The sensor samples to be measure were placed in the center of quartz tube (3 cm diameter and 60 cm length). The tube was put in a tubular oven (Nabertherm Controller P320, Germany). Gold wires were soldered to the sensor Au electrodes externally connected with a digital multimeter (KEITHLEY model 2700 DMM, Germany) to record the sensor resistance. The sensors were tested for ethanol vapor at the operating temperature of 400°C. The sensors were certainly exposed to ethanol vapor at various concentrations ranging from 25-250 ppm. A total gas flow rate of 2 l/min was passed through the quartz tube and controlled by mass flow controllers (Bronkhorst HITEC, Germany). By monitoring the output voltage across the sensor, as the operating temperature increased up to 400°C, the resistances of the sensor in dry air and in test gas were alternately increased and decreased, which can be measured. The sensing mechanism of material was shown in Fig. 3. The analyte ethanol gas adsorbs on the ZnO sensing layer and causes a change in resistance depending on the gas concentration. This is monitored by a digital multimeter connected to the sensor substrate with Au wires. The corresponding resistance and time showed the sensing characteristics in terms of sensitivity, response, and recovery time. The sensitivity, S is defined as the ratio Ra/Rg, where Ra is the resistance in dry air, and Rg is the resistance in test gas. The response time, Tres is defined as the time required until 90 % of the response signal is reached. The recovery times, Trec denotes the time needed until 90 % of the original baseline signal is recovered. After annealing and sensing test of sensor fabricated using samples P0 with controlled a various film thicknesses of 5, 10, and 15 μm, they were designated as S1, S2, and S3, respectively. Finally, the film thickness sensing layers were analyzed by SEM and EDS analyses.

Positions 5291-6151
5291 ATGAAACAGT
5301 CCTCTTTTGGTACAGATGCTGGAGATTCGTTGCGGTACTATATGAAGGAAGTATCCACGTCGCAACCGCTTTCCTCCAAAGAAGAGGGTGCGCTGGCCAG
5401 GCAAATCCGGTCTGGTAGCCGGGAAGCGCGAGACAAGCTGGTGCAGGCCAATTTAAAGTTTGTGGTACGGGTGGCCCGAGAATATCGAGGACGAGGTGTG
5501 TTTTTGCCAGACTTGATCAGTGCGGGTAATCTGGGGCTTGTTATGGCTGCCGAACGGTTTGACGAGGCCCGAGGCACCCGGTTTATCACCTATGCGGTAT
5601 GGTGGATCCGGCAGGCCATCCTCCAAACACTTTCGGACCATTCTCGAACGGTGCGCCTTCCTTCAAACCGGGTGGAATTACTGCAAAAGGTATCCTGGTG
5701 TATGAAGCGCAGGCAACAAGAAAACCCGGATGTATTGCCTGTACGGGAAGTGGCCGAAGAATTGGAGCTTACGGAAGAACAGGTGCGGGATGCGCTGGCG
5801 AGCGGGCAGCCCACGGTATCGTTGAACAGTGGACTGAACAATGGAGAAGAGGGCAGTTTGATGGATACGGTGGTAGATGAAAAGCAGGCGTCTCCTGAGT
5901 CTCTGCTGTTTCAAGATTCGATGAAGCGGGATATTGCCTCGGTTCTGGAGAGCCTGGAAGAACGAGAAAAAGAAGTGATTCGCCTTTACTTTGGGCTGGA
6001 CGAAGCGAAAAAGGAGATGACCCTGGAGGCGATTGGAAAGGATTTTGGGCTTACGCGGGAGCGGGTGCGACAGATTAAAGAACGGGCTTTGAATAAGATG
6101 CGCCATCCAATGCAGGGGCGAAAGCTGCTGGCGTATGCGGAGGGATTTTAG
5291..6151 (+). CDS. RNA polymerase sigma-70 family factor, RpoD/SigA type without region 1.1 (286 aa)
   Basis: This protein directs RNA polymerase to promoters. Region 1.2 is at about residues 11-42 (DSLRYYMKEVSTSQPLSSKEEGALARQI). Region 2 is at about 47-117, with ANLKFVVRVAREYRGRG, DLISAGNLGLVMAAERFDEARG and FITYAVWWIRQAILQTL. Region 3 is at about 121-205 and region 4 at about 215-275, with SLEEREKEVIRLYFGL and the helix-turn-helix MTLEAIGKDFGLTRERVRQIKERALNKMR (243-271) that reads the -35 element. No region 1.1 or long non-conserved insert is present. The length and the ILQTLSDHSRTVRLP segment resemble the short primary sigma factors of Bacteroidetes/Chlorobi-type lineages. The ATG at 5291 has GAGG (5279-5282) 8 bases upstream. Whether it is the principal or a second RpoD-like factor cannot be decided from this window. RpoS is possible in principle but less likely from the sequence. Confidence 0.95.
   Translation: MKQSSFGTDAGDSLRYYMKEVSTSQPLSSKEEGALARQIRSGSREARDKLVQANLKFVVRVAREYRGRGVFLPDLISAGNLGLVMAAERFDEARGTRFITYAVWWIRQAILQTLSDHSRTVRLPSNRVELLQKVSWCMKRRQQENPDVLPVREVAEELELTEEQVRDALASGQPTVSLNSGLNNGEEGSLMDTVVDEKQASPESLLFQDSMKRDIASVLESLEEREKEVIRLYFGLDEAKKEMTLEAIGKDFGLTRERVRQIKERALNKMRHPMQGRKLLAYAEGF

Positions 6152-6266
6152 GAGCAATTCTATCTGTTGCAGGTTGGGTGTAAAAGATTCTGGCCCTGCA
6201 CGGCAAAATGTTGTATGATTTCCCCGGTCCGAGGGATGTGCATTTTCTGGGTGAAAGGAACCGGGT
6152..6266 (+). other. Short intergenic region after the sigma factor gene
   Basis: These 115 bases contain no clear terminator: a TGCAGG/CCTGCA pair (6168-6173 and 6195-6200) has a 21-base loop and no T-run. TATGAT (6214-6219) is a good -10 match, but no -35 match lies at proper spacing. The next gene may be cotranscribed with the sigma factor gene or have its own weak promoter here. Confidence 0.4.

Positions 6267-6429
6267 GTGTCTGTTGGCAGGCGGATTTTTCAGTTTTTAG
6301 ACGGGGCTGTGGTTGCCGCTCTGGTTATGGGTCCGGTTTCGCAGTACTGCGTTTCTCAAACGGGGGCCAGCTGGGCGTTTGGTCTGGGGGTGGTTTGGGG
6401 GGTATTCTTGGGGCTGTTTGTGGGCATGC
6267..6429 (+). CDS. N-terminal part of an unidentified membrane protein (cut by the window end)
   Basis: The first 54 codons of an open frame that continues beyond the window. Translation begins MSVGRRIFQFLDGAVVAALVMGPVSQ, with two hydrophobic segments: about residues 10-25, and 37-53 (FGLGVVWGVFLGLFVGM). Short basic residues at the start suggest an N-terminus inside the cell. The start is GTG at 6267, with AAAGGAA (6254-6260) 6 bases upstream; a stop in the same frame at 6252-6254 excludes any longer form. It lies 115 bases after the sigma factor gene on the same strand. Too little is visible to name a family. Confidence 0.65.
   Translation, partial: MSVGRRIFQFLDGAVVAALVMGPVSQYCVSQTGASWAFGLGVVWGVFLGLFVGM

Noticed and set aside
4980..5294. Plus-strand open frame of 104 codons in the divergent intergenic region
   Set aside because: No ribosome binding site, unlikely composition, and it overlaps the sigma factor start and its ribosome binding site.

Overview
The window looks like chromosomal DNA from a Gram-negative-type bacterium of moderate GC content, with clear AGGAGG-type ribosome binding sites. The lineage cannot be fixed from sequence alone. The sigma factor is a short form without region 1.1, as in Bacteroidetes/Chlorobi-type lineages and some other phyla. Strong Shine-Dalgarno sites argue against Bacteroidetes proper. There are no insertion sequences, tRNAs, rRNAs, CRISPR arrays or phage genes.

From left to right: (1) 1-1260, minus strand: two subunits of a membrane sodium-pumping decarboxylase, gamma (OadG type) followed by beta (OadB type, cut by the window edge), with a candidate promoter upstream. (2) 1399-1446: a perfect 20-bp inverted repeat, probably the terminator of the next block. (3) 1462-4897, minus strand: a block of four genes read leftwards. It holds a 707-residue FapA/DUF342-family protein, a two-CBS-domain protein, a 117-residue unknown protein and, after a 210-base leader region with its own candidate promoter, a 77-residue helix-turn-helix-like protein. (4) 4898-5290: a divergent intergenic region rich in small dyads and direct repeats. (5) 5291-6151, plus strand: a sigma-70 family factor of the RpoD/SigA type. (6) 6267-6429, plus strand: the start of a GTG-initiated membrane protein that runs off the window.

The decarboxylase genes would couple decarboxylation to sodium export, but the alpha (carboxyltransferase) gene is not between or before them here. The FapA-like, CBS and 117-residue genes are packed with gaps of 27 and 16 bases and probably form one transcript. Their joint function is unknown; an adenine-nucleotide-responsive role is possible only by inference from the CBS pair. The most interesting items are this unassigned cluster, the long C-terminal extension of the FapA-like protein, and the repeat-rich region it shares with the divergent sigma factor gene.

3. Results and Discussion
3.1. Particles Properties
Fig. 4 shows the XRD patterns of samples as-prepared (P0), Au/Al2O3 substrate (A0), and sensors after annealing and sensing test at 400°C (S1, S2, and S3). The samples P0 were highly crystalline, and all peaks can be confirmed to be the hexagonal structure of ZnO (Inorganic Crystal Structure Database [ICSD] Coll. Code: 067454 ), which also match well with the model by Abrahams et al. . The diffraction peaks were slightly sharp for sensor samples S1, S2, and S3 as compared to sample P0, suggesting relatively larger particles. The diffraction patterns of Al2O3 (modified structural parameters of ICSD Coll. Code: No. 085137 ) (filled diamonds) and Au (modified structural parameters of ICSD Coll. CAS No. 7440-57-5 ) (filled rectangular) from the substrates are also visible in the A0, S1, S2, and S3, especially, the sensors S1, S2, and S3 showed ZnO peaks (filled circles) which confirm the ZnO thick film sensing layer doctor-bladed on Au/Al2O3 substrates, and also the Au (111) peak showed the strongest peak in terms of intensity. The average crystal sizes (dXRD ave.) were calculated by the fundamental parameter approach Rietveld method  based on the half-maximum widths of Sherrer's equation  using the TOPAS-3 software, which compared with the average BET- equivalent particle diameter (dBET). The small particles sizes can be predicted from the diffraction broad peaks. The diffraction peaks were slightly sharp for sensor S1, S2, and S3 after sensing at 400°C as compared to sample P1 (P1, SSA=63.8 m2/g, dBET=16.8 nm, dXRD ave.=18.3 nm). Nevertheless, accurate particles size and the morphology of nanoparticles can be confirmed by TEM bright-field images.